The Buddy Seat

Before we start today, I recently received a very nice letter from one on my readers. There was no return address, so I want to tell that person “thank-you.”

Most tractors and combines include a second seat in the cab, it is called the “buddy seat.” This is a seat designed to give the operator some company such as a spouse, child or friend. Cabs are larger now and the seats are much more comfortable than even a few years ago. It’s a great accessory and suggests some ideas and helps me recall memories.

I saw something called the #buddyseatchallenge explained on one of my agriculture shows. You can tell by the hashtag that it involves social media and a picture but there is more to the challenge. Most people are far removed from agriculture and the Buddy Seat Challenge is an opportunity to have someone join you in the cab to see harvest first-hand. I don’t believe most farmers are very evangelical about their industry and this is a good way to let city people see your craft. All pictures and comments posted to social media should be hash-tagged with #buddyseatchallenge.

I think the buddy seat has made it into parades too. I attended a few tractors shows and parades this summer and tractor operators sometimes include a passenger such as a grandchild or even a stuffed animal. Buddy seats have shown up on these tractors and make a nice addition. These sorts of social events are about family and tradition and nothing displays both like a few generations riding a prized old farm family heirloom. It also adds a measure of safety, which is good.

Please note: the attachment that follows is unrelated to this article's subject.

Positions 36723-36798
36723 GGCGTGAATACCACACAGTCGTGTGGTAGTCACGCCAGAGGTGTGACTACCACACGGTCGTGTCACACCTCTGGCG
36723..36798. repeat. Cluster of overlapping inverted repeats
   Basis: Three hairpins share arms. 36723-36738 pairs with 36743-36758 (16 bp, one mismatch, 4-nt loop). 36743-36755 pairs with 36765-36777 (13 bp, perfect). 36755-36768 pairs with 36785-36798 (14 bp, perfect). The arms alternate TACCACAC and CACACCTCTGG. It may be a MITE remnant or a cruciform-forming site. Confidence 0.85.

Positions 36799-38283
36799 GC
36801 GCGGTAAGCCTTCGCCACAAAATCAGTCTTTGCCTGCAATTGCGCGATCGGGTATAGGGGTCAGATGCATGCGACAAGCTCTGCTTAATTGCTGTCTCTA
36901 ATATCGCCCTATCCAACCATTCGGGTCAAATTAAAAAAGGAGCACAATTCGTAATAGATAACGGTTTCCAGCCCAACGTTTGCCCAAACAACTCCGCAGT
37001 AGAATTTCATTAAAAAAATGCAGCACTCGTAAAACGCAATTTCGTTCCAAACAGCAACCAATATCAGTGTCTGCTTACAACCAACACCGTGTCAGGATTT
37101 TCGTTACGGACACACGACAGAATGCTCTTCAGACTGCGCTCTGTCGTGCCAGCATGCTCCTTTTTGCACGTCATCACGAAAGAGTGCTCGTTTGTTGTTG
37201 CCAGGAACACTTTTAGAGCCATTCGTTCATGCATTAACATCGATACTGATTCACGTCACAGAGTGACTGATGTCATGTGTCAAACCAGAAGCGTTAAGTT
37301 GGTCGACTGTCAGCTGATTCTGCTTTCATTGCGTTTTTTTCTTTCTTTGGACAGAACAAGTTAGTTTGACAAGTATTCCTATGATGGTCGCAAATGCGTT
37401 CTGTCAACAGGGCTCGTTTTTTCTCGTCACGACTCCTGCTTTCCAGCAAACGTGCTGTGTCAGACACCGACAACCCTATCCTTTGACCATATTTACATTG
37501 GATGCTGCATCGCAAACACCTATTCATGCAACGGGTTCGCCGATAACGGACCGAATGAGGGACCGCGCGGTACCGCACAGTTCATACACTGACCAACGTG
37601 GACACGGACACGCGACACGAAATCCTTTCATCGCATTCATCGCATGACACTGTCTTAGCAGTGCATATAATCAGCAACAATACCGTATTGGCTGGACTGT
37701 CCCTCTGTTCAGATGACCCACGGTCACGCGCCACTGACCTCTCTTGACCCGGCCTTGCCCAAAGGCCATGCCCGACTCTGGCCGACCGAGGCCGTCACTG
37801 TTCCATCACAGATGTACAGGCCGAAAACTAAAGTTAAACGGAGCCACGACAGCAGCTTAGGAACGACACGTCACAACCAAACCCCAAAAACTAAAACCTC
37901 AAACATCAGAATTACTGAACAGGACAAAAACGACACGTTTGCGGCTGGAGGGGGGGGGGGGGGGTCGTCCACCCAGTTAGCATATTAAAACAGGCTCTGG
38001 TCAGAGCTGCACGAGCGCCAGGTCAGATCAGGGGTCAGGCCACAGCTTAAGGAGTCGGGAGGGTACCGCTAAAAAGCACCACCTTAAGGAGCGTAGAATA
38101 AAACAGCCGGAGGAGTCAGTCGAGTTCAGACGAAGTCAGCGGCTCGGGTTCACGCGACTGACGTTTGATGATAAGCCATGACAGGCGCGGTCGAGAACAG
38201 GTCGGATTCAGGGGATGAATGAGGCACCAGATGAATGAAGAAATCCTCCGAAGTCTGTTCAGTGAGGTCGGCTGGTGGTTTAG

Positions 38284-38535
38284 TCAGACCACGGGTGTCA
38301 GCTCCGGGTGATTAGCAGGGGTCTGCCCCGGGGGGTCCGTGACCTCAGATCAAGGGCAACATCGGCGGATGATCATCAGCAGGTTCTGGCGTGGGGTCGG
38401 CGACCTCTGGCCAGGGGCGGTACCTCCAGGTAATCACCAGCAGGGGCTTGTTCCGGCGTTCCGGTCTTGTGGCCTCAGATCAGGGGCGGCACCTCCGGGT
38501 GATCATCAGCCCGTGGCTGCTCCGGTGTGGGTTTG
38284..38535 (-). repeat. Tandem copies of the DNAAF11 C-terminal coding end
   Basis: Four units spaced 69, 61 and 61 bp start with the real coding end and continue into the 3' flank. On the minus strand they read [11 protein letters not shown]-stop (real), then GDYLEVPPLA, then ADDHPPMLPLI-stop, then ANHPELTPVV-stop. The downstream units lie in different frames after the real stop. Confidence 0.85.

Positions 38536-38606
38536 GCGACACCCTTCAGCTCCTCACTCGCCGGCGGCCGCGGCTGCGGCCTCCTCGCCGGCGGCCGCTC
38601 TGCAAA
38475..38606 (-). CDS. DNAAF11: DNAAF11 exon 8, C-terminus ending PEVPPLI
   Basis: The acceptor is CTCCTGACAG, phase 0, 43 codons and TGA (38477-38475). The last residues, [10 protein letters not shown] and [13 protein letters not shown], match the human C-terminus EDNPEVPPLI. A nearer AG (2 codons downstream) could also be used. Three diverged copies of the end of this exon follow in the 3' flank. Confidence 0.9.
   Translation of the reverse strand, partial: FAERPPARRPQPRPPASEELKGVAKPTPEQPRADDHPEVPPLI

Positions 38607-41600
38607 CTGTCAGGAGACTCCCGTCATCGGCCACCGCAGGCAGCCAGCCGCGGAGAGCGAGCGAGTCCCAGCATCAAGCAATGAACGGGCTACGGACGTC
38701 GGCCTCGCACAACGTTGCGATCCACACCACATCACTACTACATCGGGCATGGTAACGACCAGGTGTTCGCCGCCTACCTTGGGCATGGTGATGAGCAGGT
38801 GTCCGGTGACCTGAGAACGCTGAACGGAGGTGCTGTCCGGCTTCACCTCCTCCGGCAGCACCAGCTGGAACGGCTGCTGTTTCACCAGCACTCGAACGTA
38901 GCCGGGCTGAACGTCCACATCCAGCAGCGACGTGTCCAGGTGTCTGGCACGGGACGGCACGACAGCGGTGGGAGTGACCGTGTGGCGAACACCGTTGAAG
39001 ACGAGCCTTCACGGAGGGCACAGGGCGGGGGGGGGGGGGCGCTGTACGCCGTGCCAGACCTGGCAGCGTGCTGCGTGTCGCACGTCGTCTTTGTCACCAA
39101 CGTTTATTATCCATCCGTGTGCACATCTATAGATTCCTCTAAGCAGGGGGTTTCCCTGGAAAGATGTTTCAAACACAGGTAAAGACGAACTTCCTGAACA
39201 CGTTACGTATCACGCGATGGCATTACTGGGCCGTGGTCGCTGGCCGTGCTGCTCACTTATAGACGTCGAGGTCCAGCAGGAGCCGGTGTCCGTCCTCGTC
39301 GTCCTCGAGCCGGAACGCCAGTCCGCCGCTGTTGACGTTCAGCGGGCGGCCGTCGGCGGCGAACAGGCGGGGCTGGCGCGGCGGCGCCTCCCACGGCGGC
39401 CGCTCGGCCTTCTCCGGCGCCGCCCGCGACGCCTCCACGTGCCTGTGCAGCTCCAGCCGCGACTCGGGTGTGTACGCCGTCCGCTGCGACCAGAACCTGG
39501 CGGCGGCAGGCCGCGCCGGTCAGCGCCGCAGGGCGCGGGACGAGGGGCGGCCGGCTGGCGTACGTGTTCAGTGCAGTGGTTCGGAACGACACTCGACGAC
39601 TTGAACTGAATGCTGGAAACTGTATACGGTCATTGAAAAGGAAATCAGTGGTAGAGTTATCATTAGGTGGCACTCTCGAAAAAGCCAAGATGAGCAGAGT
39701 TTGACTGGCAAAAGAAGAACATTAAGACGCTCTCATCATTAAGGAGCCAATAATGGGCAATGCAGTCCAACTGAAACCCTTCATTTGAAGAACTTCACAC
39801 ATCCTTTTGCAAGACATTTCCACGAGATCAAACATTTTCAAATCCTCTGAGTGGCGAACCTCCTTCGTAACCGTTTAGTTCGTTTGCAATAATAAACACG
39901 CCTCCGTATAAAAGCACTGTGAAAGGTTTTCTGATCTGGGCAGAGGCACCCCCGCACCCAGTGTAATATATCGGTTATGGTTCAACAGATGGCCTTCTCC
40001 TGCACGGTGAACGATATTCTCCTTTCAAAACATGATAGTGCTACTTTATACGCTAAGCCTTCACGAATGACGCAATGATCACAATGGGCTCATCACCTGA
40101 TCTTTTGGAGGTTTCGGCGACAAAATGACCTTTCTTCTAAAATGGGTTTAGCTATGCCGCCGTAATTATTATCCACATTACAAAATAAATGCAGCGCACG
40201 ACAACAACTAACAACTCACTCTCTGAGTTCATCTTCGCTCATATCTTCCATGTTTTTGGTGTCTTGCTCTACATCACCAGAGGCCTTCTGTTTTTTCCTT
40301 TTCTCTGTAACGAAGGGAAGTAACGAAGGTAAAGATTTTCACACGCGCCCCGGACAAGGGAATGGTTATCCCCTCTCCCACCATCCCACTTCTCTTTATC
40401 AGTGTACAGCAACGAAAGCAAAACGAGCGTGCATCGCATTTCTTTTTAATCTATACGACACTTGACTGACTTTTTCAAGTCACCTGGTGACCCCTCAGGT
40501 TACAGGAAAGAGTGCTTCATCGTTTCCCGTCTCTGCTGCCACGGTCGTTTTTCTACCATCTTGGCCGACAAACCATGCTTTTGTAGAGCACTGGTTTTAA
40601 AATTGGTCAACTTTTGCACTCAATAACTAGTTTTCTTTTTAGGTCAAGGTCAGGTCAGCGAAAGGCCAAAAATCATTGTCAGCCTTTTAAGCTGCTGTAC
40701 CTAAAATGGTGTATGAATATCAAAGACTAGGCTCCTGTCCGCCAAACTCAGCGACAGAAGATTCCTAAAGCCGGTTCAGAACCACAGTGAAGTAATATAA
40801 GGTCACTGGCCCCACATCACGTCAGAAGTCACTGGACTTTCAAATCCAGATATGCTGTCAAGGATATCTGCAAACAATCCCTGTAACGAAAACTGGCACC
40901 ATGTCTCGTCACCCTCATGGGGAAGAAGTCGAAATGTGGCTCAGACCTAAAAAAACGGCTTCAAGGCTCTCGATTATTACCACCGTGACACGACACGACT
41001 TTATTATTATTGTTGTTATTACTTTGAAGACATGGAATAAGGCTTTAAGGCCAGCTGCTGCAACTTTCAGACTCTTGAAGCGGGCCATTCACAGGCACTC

Now my own experience with a buddy seat does not really involve a formalized buddy seat. Back in the 80’s and 90’s, I spent a lot of time with my friend, Mike Anderson. Now we only see each in passing or when we double-park the trucks and partially-block traffic while we visit through the driver’s-side window, however we used to visit a lot in the cab of Mike’s Versatile tractor. It started out as a good way to pre-stage for a night on the town but eventually riding around in the cab became the whole “night out on the town.” I would sit on the floor and kick my feet up on the fender and we’d have a great conversation. There was no social media back then so no pictures exist but it happened-typically somewhere by Viking.

Farmers often farm by themselves-sometimes by choice. The quiet and solitude feel pretty good however everyone could use a little company. It’s also nice to have someone in the cab to take your mind off poor field conditions, poor prices or the pouring rain. That’s when it’s good to flip that buddy seat down and invite someone else into the cab and into your world. #buddyseatchallenge

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